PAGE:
Friday, July 20, 2007

CONF 473: END OF TERM

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Over-did it a bit on the work again last week and have been making myself take it a bit easier.

The journalist's submission of Jane Austen's work to literary agents and editors threw up this article about the real reason publishers miss good books. I must confess I didn't think 'not quite right for our list' meant 'clearly unpublishable'.

Sebastian Shakespeare's piece about titles in the Evening Standard talks about the current trend for long narratives that need have little to do with the content:

The Yiddish Policemen's Union, by Michael Chabon, has shot to the top of the Evening Standard bestseller list. The novel may well deserve to succeed on its own merits, but how many of its sales can be attributed to its arresting title? The title bears little relation to the story - there is just one fleeting reference to the Policeman's Union in its 430 pages. But in that respect Chabon is following a well-established convention. The titles of Lord of the Flies, Catcher in the Rye and Bonfire of the Vanities all have a tenuous relationship to the novels in question. ... There was a fashion for one-word titles in the 1980s (Money, Ambition) and two-word titles in the early Noughties (White Teeth, Brick Lane and Small Island) but now the pendulum has swung again in the opposite direction. With newcomers, the long title is a good way of drawing attention to yourself. Recent examples include The Curious Incident of the Dog in the Night-time, A Short History of Tractors in Ukranian. .. So, does a title matter? Take the following: The Great Gatsby; Gone With the Wind; Treasure Island; Catch-22. If their authors had had their way, they would have been called Trimalchio in West Egg; Baa Baa Black Sheep; Sea Cook; Catch 18. In the end a good title is a mystery, like a book's sales.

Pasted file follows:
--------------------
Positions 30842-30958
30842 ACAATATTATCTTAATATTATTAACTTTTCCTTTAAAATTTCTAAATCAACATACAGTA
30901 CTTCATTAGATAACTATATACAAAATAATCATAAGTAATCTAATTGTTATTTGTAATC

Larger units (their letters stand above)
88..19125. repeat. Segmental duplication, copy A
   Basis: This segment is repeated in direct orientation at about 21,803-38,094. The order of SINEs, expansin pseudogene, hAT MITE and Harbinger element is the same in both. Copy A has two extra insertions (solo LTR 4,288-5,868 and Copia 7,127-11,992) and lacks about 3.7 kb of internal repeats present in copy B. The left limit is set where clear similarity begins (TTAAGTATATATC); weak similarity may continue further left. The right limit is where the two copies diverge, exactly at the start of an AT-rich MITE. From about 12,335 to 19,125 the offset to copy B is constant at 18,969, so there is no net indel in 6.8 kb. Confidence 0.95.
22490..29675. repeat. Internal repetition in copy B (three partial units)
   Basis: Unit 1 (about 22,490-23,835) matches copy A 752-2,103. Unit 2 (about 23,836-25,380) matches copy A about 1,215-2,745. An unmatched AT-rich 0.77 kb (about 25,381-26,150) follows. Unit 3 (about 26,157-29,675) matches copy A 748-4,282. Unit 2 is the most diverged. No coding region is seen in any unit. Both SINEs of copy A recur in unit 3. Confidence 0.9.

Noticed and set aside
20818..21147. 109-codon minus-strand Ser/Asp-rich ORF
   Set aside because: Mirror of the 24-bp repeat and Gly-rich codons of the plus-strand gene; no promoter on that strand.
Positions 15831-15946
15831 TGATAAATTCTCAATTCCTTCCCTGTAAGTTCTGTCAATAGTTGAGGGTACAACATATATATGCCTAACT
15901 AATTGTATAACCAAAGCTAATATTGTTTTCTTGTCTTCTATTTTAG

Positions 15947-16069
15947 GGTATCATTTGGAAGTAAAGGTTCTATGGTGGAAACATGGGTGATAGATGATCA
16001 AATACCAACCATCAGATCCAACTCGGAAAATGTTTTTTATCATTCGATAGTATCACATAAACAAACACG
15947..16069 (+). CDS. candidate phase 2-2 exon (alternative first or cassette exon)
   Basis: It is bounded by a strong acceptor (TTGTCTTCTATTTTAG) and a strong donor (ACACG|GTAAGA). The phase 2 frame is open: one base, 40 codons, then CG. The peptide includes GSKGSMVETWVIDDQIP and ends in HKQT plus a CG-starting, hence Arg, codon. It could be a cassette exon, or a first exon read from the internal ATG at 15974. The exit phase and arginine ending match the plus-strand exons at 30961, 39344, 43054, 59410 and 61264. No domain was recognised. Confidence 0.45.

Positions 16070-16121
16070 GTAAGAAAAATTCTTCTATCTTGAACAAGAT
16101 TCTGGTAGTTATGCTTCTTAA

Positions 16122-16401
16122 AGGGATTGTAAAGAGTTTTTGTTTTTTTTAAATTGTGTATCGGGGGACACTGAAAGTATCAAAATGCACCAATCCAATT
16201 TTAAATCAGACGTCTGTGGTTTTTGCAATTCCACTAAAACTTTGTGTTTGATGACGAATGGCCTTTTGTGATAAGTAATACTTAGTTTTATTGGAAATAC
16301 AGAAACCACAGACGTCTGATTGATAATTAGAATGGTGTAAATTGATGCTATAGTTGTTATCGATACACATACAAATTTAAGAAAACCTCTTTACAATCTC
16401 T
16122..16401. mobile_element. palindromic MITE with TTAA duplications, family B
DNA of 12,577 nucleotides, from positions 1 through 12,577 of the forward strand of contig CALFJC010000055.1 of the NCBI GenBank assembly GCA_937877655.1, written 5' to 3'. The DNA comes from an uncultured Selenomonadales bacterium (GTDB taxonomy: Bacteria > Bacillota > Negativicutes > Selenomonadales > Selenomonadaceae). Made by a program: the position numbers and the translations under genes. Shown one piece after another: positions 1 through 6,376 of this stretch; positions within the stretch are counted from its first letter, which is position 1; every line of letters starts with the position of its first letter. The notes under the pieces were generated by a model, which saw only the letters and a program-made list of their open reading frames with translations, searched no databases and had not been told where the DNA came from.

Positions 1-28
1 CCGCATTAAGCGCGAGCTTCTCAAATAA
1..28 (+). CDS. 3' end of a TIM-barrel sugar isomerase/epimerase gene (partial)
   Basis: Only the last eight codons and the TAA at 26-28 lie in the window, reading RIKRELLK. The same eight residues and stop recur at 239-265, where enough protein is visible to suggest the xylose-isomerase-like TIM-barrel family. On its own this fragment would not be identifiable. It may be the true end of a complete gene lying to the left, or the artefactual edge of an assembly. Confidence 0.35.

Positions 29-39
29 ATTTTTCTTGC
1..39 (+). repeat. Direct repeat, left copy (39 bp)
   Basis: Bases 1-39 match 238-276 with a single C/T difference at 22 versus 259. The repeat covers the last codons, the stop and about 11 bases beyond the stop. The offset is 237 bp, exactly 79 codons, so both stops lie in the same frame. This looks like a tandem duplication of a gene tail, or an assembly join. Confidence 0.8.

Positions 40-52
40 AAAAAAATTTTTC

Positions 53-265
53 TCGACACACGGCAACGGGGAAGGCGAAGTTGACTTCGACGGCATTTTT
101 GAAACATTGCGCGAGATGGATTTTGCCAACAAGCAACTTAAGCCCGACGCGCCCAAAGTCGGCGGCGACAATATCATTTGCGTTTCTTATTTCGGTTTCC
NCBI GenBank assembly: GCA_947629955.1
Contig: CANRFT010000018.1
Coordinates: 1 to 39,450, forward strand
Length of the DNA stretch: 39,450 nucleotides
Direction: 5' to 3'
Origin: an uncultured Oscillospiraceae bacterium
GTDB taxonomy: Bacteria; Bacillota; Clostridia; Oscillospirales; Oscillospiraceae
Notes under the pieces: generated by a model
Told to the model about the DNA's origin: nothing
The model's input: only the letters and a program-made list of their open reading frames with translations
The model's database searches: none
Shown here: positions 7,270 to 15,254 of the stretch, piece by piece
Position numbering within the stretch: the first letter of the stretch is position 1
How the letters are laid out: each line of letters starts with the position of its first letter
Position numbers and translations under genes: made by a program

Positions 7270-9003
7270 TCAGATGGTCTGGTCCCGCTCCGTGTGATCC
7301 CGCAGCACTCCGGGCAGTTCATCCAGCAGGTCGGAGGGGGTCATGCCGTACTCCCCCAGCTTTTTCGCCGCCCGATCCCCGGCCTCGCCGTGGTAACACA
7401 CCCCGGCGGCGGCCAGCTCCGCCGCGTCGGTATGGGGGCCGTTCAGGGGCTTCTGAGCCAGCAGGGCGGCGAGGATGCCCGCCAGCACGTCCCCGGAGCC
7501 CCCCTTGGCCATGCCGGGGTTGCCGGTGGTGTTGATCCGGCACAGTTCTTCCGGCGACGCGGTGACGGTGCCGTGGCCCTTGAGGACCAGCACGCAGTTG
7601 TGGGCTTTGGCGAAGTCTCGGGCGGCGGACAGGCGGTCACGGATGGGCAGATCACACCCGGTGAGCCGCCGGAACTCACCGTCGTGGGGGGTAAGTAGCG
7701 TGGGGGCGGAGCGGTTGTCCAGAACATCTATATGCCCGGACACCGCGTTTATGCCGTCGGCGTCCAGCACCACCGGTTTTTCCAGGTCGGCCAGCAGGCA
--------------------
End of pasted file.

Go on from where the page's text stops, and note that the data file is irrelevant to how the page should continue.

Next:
Bye bye, thanks for visiting, come again soon.

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